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University of Kentucky health team will use AI to predict opioid overdoses

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University of Kentucky researchers plan to use artificial intelligence to help crunch the numbers on statewide datasets. The goal is to predict where surges in overdoses could happen next.

State data show annual deaths from drug overdoses in Kentucky increased in 2020 and again in 2021. And most of those losses involved an opioid.

Researchers at the University of Kentucky plan to use artificial intelligence to try to predict and prevent those opioid overdoses.

Jeff Talbert, a professor at UK’s Colleges of Medicine and Pharmacy, is one of the leaders of the new project. He said they’ll develop a system to analyze statewide data on things like ambulance trips and prescriptions for controlled substances.

And they’ll use AI to crunch the numbers and help estimate where the next spikes in overdoses could happen.

“That’s the goal of the project: To be able to look for hotspots,” Talbert said. “These things kind of surge up and down, based on a lot of different factors. And so that’s what the AI models will help us do is to determine where there’s going to be an increase or a decrease.”

Their hope is that communities eventually can use those predictions to take action to reduce harm to community members.

That could include making better-informed decisions about how to spend their portions of the money Kentucky receives from settlements with pharmaceutical firms that fueled the U.S. opioid crisis.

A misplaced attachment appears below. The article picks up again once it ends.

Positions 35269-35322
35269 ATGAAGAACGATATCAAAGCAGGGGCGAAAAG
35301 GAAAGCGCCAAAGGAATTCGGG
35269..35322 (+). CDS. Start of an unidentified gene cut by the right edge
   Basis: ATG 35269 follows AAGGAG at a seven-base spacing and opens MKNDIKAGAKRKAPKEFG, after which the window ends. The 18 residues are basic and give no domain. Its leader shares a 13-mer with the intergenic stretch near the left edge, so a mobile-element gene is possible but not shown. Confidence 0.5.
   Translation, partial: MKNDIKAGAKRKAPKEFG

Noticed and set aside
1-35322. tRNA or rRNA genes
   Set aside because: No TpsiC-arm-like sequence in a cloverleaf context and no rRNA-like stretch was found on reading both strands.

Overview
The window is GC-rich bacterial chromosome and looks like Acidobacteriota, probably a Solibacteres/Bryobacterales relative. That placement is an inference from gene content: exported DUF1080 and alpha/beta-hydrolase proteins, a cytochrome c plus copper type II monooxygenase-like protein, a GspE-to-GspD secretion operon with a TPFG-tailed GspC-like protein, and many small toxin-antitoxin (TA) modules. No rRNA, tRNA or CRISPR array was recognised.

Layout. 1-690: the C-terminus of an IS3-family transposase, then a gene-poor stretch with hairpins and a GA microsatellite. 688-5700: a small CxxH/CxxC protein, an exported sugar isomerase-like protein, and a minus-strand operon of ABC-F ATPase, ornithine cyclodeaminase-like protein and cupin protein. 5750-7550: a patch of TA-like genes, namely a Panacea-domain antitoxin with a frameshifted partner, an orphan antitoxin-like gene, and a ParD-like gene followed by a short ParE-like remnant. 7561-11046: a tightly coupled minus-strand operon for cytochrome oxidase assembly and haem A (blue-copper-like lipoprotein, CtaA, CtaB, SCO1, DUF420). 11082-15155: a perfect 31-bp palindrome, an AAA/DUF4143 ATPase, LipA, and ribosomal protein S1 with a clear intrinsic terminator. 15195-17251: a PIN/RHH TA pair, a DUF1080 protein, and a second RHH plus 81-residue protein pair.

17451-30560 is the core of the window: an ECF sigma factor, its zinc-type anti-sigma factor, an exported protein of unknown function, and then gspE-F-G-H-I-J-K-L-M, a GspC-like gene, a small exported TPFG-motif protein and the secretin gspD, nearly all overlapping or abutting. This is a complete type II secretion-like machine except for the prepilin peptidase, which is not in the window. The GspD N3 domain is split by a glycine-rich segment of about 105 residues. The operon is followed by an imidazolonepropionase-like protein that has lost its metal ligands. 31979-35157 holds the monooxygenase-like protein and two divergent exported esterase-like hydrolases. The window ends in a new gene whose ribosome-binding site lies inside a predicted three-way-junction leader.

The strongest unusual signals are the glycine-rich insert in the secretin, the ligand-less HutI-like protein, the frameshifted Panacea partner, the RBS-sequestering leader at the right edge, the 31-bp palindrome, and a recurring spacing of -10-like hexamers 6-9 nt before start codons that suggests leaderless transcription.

It also could include helping community groups determine where to concentrate their efforts in a particular week or month. For example, they might distribute more overdose-reversing Naloxone to people who use drugs if an increase in overdoses is predicted in their county.

Their big vision, according to Talbert, is “to create this population-based, near-real time, statewide surveillance system, and take that to communities so that they can say: What is the information that you need in your community to help make decisions about how to allocate resources or where to focus your attention?”

UK’s new initiative is called Rapid Actionable Data for Opioid Response in Kentucky, or RADOR-KY. Talbert said the National Institute on Drug Abuse is fueling the first phase of the five-year grant with $3.1 million in funds.

The idea to create a data-driven preventative system grew out of UK’s work on another federally funded, opioid-focused initiative: The HEALing Communities Study.

That study has been using various approaches to try to greatly reduce overdose deaths in certain Kentucky counties, including Jefferson County.

They’re building on the groundwork laid by that ongoing project.

Morgan is LPM's health & environment reporter. Email Morgan at mwatkins@lpm.org.

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